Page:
2020 marked the 20th anniversary of Harry Potter’s arrival in China, and more than 30 million copies of the series have been sold in the country. Harry and his friends accompanied a young generation of Chinese. While these earliest fans may have long since grown up, many remain blissfully bewitched by the world of Harry Potter.
But 20 years ago, bringing a British children’s book about magic to China was a long journey full of challenges and doubts.
In the winter of 1999, Wang Ruiqin was a bit stressed. The new children’s literature department was founded by Nie Zhenning, president of People’s Literature, at a time when the genre was largely overlooked by literary circles and the public.
Starting the children’s literature desk was a reaction to the boom in commercial publishing in the late 1990s. Wang was looking for a project to start off her new job with a bang.
The publishing house had a large reading room where Wang spent a lot of time flipping through English and French magazines in search of ideas. In late 1999, she noticed a female writer who was in almost all the foreign magazines. Harry Potter and the Prisoner of Azkaban, the third novel in the series, had just been released. Staring at a photo of the proud author holding her latest book beside a train at King’s Cross, London, Wang could not resist asking: “Who on earth is J.K. Rowling?”
At the time, China’s internet was still in its infancy. Wang and the other editors scoured for information about Rowling and her books on the office’s only computer. After careful research, Wang was convinced that the Harry Potter series was exactly the project she was looking for.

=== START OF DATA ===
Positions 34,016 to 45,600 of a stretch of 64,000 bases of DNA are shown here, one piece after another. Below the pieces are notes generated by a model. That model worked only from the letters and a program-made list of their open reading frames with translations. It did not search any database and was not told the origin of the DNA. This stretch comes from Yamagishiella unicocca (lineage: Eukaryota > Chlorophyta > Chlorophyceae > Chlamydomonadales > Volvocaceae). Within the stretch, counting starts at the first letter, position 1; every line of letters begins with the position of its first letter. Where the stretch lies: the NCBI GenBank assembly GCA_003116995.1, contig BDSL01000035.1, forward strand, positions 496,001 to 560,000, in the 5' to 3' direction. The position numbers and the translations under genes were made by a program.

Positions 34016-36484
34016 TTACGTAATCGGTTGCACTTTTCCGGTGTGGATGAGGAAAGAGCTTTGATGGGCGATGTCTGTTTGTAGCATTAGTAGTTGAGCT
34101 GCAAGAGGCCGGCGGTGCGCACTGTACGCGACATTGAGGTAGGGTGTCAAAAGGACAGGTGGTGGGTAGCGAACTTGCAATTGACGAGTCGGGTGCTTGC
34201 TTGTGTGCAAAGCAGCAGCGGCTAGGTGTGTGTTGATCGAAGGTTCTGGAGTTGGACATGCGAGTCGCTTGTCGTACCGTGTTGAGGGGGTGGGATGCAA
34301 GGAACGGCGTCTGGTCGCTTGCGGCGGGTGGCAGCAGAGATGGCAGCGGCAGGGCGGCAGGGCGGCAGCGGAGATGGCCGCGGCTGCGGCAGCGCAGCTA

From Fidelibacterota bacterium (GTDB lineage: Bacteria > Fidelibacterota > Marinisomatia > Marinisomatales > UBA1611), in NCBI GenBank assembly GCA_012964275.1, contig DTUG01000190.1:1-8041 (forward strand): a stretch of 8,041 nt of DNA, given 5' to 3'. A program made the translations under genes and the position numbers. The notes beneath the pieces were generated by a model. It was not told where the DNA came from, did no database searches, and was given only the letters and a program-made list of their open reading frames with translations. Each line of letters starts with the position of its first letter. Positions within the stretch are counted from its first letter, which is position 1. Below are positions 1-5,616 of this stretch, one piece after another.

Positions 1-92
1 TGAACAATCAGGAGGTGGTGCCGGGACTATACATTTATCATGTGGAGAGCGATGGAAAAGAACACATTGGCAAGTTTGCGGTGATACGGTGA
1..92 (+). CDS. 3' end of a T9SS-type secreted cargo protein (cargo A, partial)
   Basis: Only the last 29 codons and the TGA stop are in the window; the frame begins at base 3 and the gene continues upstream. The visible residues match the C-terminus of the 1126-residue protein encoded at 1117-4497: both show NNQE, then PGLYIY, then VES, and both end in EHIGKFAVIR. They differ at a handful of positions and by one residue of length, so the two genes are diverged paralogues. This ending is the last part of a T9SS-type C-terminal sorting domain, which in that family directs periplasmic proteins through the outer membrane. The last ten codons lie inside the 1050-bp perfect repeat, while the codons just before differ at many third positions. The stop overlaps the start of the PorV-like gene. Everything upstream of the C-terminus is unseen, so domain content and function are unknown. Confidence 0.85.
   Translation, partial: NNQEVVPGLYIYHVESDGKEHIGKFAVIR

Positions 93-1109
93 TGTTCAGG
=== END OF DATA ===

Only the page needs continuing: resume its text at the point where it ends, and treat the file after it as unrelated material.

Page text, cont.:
But tracking down Rowling was another problem. The internet was so underdeveloped that Wang could not find the author’s contact information no matter how hard she tried.
“There was nothing but this resolute idea in my mind – I must find her no matter what,” Wang told NewsChina. “I had faith in myself that I would get the publishing rights.”
Wang got the contact for Rowling’s literary agent, Christopher Little, through a reporter who had returned from the UK. “It was like a welcome rain after a long drought. I hugged the reporter tightly and couldn’t help yelling, ‘You’re a lifesaver!’” Wang said.
In the early 2000s, before China joined the WTO, Chinese publishers – no matter how influential they were at home – were new to foreign publishing agents. Besides People’s Literature, many other major publishers in China, such as Yilin Press, Guangming Daily Press and Jiangsu Juvenile & Children Publishing House, competed for the rights to the Harry Potter series.
Looking to impress Little, Wang faxed him dozens of documents in which she expounded on the unparalleled achievements of the People’s Literature in introducing foreign books to China over the past 50 years.
Furthermore, Wang offered him a US$10,000 advance for each of the three books – an astronomical price among Chinese publishers at the time.
While negotiating royalties, Wang outlined prices based on volume and even gave a number for one million copies.
“Actually we weren’t sure whether we would really publish one million copies, but we had to show Rowling and her agent we were confident we could,” Wang told NewsChina, adding that reaching 10,000 copies in the early 2000s was considered a commercial success.